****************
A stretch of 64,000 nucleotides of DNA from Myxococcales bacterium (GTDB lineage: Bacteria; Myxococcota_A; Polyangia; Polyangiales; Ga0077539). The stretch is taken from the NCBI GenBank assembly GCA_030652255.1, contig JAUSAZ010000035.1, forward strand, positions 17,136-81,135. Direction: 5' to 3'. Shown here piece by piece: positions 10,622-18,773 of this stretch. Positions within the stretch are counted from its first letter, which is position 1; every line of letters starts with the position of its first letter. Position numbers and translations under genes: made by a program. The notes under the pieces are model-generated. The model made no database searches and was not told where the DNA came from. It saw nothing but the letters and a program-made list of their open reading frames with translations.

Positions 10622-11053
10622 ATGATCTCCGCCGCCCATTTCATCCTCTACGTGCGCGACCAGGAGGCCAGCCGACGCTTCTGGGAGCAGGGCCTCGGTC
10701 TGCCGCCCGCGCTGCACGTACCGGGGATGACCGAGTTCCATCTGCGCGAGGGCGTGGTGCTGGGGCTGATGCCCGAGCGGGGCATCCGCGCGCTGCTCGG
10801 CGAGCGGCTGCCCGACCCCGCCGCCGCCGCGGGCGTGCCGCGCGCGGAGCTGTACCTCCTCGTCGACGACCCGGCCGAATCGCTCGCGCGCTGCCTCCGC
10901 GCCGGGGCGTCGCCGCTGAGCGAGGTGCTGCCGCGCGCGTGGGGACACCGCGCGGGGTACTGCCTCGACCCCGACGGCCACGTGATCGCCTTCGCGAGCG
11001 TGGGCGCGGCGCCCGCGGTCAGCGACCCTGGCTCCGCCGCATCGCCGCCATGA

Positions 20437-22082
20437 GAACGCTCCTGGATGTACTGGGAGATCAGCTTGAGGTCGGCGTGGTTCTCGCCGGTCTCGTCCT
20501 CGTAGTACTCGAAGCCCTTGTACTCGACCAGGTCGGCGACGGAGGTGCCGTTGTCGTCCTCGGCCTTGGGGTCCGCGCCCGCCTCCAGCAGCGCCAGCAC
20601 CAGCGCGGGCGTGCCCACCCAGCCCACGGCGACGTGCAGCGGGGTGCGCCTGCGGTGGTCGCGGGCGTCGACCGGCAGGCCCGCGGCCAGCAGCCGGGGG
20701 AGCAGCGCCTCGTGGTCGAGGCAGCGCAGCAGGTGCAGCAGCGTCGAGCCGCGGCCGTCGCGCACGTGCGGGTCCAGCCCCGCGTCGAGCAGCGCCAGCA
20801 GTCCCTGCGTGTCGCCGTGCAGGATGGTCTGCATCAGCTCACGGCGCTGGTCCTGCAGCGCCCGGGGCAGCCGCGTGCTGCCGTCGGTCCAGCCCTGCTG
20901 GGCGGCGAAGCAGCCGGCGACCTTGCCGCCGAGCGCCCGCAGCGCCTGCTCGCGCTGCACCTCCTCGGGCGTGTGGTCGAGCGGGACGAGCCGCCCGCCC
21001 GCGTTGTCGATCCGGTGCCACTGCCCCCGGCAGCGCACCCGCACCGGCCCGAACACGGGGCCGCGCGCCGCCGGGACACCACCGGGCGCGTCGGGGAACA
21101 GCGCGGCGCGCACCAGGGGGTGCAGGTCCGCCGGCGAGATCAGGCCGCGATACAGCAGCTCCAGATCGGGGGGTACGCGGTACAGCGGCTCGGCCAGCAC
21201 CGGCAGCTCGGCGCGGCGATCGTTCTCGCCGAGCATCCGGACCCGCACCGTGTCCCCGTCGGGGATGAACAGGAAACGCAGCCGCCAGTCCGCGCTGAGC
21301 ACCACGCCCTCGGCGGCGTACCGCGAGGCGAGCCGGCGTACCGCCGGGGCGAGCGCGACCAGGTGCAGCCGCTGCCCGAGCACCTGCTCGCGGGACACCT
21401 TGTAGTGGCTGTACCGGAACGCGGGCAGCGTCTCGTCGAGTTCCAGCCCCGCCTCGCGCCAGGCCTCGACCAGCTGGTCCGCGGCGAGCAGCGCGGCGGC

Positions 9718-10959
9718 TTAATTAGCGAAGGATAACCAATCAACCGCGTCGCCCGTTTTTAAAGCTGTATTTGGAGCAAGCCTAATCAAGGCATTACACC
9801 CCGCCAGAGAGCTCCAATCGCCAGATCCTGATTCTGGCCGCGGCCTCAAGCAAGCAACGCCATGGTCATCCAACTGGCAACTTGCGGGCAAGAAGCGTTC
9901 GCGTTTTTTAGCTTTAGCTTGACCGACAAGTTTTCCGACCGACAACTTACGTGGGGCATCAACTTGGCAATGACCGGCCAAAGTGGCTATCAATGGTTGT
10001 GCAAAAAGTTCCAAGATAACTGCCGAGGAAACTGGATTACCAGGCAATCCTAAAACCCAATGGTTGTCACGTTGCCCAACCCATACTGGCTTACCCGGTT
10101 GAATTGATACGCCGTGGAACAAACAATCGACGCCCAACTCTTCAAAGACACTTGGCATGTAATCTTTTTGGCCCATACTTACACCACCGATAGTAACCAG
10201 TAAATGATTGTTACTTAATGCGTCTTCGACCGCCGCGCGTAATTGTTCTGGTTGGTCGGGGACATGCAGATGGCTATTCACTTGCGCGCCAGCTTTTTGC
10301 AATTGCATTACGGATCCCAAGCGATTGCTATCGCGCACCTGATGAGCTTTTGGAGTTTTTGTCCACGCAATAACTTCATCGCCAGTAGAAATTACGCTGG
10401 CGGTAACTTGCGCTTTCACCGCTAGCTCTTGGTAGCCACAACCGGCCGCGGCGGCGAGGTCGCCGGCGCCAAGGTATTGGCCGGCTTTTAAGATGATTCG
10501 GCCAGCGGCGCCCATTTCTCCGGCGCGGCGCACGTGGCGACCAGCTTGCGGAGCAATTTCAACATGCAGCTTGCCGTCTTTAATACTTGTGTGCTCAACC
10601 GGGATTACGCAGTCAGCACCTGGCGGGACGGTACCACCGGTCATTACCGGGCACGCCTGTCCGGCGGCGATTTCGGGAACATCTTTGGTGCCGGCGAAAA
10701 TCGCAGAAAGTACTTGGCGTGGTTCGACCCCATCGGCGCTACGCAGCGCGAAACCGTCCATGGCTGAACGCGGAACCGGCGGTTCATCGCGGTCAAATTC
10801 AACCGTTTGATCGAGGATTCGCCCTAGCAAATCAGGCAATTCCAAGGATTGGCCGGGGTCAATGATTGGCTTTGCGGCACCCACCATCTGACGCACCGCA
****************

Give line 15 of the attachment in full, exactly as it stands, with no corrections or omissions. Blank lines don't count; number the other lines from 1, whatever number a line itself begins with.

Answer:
21001 GCGTTGTCGATCCGGTGCCACTGCCCCCGGCAGCGCACCCGCACCGGCCCGAACACGGGGCCGCGCGCCGCCGGGACACCACCGGGCGCGTCGGGGAACA